I have been fortunate enough to cycle a bit of Europe. 85% of the time my final destination at the end of the day has involved a 1-3km climb. Makes sense right? Medieval times people built towns atop hills so they were easier to defend. You could see your enemy approaching. You can therefore imagine my giddy excitement at the fact that todays ride not only involved a freewheel down a slight gradient for the last 3 km but there was also a tail wind. And the sun was shining. And the road surface was billiard table smooth.
It was that sort of day.
We left Jindrichuv Hradecj earlier than our previous starts and did so because we knew we had to cycle close to 120km on the day.
Outside our very comfortable hotel was a very tall chimney with a massive stork‘s nest atop it and an equally large stork perched in it. Given my previously unsuccessful attempts (see yesterdays blog) to photo such an establishment you’ll just have to trust me it existed and that it was wondrous to look at.
Hotel Bili Parni in Jindrichuv Hradecj. Outstanding in terms of location and room size. Would definitely stay again. Ask for room #2.
The first 25 km of the days ride took us directly south and through heavily wooded forests. The roads were more like country lanes and were bordered on each side by thick forests. It was cool and the terrain rose and dipped as we made our way very close to the border with Austria.
Being April 30, a small hamlet we passed through in the first 10km had already primed their bonfire and are undoubtedly gathered around it as I type this tonight watching their witches effigies burn as they say goodbye to Winter and hello to Spring.
Like I said. The roads were more like country lanes. Totally devoid of traffic too. At the 17km point of the days ride we were thrust out into an opening in the forest and got our first glimpse of the border with Austria. it was here that the remnants of the Communist era could be seen with barbed wire marking the border and various signs from a bygone era prohibiting anyone from trying to cross the border from communist Czechoslovakia into Austria and onto the west.
Border markings from a bygone era.
About 8km further down the road from the border experience we were spat out by the route into a lovely town called Nova Bystrice. Here we stopped for coffee and cake. It was fairly evident that in this part of southern Bohemia and as close as we were to Austria the towns appeared more wealthy and better maintained than some of the villages and towns that we had passed through in the first two days of riding. Quite a few Austrian plated cars and quite a few more weekend cyclists on expensive electric bikes making the most of the long weekend.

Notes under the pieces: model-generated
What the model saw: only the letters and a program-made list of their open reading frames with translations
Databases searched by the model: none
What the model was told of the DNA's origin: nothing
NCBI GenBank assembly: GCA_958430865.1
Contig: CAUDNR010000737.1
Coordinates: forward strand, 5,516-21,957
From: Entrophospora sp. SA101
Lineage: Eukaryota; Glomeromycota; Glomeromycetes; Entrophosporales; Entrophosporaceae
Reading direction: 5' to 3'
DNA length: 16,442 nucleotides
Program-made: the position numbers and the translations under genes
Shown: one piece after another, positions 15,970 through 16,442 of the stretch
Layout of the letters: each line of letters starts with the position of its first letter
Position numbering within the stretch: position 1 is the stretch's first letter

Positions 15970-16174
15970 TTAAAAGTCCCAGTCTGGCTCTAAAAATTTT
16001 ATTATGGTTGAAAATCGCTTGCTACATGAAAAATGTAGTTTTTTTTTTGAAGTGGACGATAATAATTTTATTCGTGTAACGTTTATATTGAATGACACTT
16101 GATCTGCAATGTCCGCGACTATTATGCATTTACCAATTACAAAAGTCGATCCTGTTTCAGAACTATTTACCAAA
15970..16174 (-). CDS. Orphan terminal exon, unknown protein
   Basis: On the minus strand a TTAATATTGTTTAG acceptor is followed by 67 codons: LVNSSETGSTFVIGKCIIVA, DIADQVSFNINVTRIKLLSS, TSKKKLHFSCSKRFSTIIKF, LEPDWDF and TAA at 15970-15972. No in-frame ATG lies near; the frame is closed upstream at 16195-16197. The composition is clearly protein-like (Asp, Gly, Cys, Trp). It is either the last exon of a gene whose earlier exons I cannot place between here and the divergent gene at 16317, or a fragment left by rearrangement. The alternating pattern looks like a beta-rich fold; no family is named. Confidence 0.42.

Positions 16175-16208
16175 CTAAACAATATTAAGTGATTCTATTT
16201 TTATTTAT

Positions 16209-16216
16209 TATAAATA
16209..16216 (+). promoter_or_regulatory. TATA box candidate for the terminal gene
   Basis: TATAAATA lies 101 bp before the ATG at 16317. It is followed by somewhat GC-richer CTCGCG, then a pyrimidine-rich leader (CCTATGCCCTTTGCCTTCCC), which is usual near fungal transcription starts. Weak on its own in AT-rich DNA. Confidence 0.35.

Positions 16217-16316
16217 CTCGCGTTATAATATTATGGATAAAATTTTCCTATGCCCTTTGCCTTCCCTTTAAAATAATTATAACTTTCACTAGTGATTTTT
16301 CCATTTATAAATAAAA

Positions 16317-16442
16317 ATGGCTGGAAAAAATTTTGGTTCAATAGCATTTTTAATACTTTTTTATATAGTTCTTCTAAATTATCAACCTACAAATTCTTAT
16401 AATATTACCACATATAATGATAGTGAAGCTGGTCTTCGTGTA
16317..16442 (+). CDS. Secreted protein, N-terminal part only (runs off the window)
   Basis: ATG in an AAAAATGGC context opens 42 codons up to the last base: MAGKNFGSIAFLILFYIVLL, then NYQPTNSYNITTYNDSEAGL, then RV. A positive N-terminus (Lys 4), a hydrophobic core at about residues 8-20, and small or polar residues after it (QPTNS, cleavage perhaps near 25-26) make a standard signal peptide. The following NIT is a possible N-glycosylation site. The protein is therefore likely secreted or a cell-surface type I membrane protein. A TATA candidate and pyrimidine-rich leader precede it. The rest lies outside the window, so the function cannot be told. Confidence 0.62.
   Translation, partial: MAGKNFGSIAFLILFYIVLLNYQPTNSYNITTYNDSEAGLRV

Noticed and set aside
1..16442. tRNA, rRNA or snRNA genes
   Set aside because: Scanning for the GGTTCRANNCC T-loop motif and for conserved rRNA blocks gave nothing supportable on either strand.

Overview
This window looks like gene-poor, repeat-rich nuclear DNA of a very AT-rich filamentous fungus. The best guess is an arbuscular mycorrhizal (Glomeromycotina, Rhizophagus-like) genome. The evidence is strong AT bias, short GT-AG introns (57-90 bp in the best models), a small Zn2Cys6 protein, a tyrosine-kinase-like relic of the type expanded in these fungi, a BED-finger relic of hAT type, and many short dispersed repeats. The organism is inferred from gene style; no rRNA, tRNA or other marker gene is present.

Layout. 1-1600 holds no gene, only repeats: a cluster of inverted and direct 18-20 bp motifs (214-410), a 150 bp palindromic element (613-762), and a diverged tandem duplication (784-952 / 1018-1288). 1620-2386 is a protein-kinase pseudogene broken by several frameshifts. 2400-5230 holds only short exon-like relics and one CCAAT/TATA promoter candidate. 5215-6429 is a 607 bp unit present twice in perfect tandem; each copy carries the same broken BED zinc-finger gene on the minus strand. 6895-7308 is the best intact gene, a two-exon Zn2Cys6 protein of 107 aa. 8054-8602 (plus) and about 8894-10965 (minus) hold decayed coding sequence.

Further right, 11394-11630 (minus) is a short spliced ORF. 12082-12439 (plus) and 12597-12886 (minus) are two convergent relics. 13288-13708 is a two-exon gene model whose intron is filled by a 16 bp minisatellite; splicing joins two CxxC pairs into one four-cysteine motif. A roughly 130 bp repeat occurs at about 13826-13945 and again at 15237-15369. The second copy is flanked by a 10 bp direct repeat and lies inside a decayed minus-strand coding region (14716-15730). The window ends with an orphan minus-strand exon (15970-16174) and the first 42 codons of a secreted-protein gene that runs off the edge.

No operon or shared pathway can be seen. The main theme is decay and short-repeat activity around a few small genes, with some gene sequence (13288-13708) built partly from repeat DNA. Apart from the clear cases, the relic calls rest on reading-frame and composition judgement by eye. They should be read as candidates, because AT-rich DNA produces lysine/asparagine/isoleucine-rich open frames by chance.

Entering Nova Bystrice
Leaving Nova Bystrice the terrain opened up into vast expanses of open fields that were either being ploughed or were already starting to show the first shoots of their summer crop. The roads were ridiculously good. High quality surfaces and devoid of vehicular traffic.
Roads that were silly smooth and quiet too.
The scenery continued to impress through out the day.
3 gents simply cycling in the Czech Republic.
Shortly before lunch our route dipped a second time to the Austrian border. Again this was in the middle of a forest. Amazing to think that an invisible line, put onto a map somewhat arbitrarily by a bureaucratic boffin a century or so ago should determine who gets to call themselves what.
Border with Austria about 45km into the ride.
Border line. To the left (Austria) everything is more expensive than life to the right.
Given how far we had to ride today we put ourselves on the clock for pit stops such as lunch. We reluctantly agreed that instead of our customary sit down lunch and accompanying beer we would attempt to shorten food and drink breaks in order to get to our destination in time for dinner. This involved searching out “quick food to go” and we settled on a kebab shop which I have to say made a pretty tasty original kebab.
Places you eat when you’re on a timed stop. Probably the first time I have eaten a doner kebab sober since before University.